As a part of the digitization project for Association of University and College Employees (AUCE) fonds, we digitized an audio cassette tape entitled “The Steward”, which is a speech recording about being a union steward. Today, we will show how we digitize an audio cassette tape.

 

Equipment

To digitize a cassette, we use the following equipment:

  • Cassette tape deck: An ION Tape 2 PC USB cassette deck
  • Audio capture and editing software: We use Audacity, a free, open-source application
  • Computer: A Mac Pro running macOS 10.14.5

 

Damage repair

Before starting the digitization, we had to repair the tape as it was broken (this is common with older cassette tapes), and we took this opportunity to put the tape in a new housing (the original housing is shown above). It is important to have the tape in optimal condition before digitization and preservation.

 

Digitization Process

We followed the sample workflow for tape digitization in the Audacity wiki.

  1. First, the cassette deck (Tape 2 PC) is connected to the Mac to export the audio for digitization. We connected the USB cable directly to a free USB port on the Mac, and turned it on.

USB port is on the left. The Tape 2 PC also has an RCA output.

 

  1. Since we are using a Mac, we needed to set up an audio input to ensure that the Tape 2 PC signal could be picked up by the Audacity software. We set a sample rate of 44100 Hz and 16-bit format which is the standard for CD burning. For more information, please follow the instructions in the Audacity wiki, Mac and USB input devices.
  2. Once all the settings were made, we did a test recording and made sure the levels were correct (i.e. no clipping, a form of sound distortion). We aimed for a maximum peak of -6 dB.


The green bar should not reach more than -6 dB.

 

  1. Then we started the digitization. We played the cassette in the deck first and clicked the recording button in Audacity immediately after. Since we recorded both sides of the tape, we paused the recording after the first side and resumed after switching to the second side.

Cassette is played for digitization.

Audacity interface on the Mac.

 

Exporting a file for access and preservation

Once the tape is digitized, we exported the file in WAV format. WAV with linear (uncompressed) PCM is a preferred and recommended format for long-term preservation. Once we upload it to our content management system, we will digitally preserve it with Archivematica.

For access purposes, we converted the WAV file to MP3 format. MP3 is a compressed audio file which is widely supported and playable on nearly all devices with a more manageable file size.

Once metadata is created for the exported file, the audio will be ready to upload.

Please find the recording on UBC Rare Books and Special Collections’ Access to Memory (AtoM) database. The audio will soon be available in Open Collections!

 

See also

In 1973 library and clerical workers on university and college campuses across British Columbia began organizing as a union in order to represent their collective interests. Workers at University of British Columbia (Local 1), Simon Fraser University (Local 2), Notre Dame University of Nelson (Local 3), Capilano College (Local 4), College of New Caledonia (Local 5), and the Teaching Support Staff at S.F.U. (Local 6) organized over the next two years to collectively form the provincial wide and independent union, the Association of University and College Employees (AUCE).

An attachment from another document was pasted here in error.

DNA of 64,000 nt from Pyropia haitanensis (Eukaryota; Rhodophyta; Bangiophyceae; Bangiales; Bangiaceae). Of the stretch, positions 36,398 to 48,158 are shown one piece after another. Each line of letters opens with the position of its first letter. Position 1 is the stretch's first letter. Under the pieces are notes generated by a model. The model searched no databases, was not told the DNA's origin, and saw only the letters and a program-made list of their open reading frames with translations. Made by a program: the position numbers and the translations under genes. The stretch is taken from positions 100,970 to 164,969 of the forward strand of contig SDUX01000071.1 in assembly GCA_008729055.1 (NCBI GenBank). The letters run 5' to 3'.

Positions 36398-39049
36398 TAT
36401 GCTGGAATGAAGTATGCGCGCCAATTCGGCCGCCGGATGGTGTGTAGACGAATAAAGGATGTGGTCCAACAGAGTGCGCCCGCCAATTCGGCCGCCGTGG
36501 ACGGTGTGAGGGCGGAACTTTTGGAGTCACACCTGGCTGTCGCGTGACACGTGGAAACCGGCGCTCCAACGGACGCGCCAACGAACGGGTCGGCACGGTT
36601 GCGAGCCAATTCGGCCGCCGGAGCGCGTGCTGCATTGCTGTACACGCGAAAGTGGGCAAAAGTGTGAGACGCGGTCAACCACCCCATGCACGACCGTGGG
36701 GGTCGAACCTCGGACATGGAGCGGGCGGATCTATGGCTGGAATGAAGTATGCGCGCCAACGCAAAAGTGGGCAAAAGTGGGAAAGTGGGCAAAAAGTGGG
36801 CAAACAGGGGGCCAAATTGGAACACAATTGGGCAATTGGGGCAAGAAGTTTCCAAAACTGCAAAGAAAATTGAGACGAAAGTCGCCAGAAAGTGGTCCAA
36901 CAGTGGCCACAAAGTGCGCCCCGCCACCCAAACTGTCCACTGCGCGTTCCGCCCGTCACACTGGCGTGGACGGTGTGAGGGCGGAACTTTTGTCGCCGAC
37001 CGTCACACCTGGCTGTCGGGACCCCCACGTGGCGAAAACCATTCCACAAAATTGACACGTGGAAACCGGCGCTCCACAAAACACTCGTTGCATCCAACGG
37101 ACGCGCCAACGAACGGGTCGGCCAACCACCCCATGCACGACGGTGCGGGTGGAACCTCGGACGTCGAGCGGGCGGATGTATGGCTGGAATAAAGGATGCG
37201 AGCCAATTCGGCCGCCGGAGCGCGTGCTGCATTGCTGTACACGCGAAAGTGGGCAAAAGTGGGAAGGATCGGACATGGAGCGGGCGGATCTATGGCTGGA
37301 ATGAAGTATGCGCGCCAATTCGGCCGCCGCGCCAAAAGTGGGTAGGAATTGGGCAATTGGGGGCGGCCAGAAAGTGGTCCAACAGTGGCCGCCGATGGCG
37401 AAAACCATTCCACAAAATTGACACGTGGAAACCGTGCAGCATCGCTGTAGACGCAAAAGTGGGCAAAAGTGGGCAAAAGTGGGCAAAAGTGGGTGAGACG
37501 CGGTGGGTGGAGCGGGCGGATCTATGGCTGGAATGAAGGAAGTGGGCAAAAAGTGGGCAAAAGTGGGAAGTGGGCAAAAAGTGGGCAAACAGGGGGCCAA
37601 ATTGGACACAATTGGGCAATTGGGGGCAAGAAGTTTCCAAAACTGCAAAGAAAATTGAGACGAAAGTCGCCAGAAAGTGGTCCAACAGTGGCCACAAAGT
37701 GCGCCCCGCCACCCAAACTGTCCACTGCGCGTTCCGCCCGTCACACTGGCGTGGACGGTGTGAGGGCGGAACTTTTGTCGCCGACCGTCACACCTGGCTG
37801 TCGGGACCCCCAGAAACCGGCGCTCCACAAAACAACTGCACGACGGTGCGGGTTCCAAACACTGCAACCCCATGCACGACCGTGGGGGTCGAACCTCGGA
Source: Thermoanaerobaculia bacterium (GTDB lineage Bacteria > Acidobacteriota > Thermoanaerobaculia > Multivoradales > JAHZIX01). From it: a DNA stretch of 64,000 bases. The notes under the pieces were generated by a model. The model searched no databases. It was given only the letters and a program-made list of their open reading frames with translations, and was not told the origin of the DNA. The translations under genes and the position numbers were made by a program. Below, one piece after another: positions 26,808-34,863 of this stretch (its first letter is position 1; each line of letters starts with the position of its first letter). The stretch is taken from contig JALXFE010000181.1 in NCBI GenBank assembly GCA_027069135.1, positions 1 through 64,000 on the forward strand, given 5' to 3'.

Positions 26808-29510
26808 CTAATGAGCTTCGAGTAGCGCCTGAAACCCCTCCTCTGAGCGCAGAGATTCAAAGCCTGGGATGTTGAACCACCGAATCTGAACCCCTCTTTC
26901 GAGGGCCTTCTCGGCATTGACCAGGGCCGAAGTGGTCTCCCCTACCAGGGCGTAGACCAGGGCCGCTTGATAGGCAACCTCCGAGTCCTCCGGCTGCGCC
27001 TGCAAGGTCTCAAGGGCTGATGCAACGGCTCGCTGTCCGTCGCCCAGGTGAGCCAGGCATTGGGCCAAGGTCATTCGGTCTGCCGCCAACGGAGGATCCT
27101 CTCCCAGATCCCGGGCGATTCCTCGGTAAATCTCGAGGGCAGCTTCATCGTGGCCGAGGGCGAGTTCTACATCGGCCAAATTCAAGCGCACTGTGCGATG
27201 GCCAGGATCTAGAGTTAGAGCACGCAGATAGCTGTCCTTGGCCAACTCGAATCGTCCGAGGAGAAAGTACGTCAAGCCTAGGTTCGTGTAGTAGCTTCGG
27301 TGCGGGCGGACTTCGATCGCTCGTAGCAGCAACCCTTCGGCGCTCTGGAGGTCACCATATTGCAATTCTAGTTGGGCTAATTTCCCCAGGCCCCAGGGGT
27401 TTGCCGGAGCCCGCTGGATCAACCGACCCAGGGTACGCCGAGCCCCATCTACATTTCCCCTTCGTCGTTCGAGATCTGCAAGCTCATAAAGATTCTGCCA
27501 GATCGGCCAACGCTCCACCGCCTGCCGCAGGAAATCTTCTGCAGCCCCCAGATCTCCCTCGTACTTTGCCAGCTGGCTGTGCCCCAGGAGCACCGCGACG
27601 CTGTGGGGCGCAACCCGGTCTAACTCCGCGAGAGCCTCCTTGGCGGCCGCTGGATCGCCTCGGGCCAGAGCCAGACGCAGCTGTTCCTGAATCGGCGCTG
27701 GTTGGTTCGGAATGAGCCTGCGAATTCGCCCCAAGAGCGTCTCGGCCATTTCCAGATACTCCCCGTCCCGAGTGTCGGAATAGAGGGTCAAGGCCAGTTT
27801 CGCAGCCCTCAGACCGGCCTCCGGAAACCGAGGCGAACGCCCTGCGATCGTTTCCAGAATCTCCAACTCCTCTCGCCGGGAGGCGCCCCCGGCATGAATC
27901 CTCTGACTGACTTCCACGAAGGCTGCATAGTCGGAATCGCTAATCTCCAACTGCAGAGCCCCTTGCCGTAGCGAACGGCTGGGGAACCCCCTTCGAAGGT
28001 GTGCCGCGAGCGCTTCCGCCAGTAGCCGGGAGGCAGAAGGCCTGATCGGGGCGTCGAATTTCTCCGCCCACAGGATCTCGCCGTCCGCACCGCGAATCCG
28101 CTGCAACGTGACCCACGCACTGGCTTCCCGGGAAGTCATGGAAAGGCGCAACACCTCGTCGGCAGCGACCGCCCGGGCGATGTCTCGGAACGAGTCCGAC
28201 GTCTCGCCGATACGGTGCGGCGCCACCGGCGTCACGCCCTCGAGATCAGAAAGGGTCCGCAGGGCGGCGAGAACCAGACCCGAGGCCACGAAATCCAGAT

Association of University and College Employees. Communications (2 of 2), 1980.

 

AUCE 1 was the first union in Canada to negotiate maternity leave benefits, a historic win for Canadians across the country and still a leave provision that is envied by many countries around the world. Over the next decade AUCE also fought for fair wages, transparent job classifications, child care, and a discrimination-free workplace for people of all genders, sexualities, races, and ethnicities.

 

Association of University and College Employees. [Provincial Bargaining Strategies conference records], 1982.

 

The recently launched AUCE Fonds digital collection is a project that was undertaken with the support of CUPE 2950 – Clerical, Library and Theatre Workers at the University of British Columbia and the British Columbia History Digitization Program. With the project having finished its first year, the AUCE Fonds project has made available 13,000 pages of more than 3,100 digital objects and digitization is continuing into the second year of the project.

 

Association of University and College Employees. Cap Communicator (vol. 2, no. 3), 1977.

 

In 1987, AUCE members voted to become a chartered local union of the CUPE, CUPE Local 2950. They are an operating local chapter today and is one of the first trade unions in the province to make its records freely available. The digitized materials include newsletters, meeting minutes, correspondence, collective agreements, and ephemera and will appeal to researchers in labour studies, women’s studies, political science, economics, and sociology.

 

Association of University and College Employees. [Organizing new locals], 1981.

 

Explore the collection through the following themes:

Materials are still being digitized and added to the collection.

For more information on the project and to view the growing collection, please visit https://open.library.ubc.ca/collections/auce. Due to copyright and privacy concerns, some items have been redacted and others have not been digitized. Please visit the RBSC finding aid to explore the fonds in full.

 

a place of mind, The University of British Columbia

UBC Library

Info:

604.822.6375

Renewals: 

604.822.3115
604.822.2883
250.807.9107

Emergency Procedures | Accessibility | Contact UBC | © Copyright The University of British Columbia

Spam prevention powered by Akismet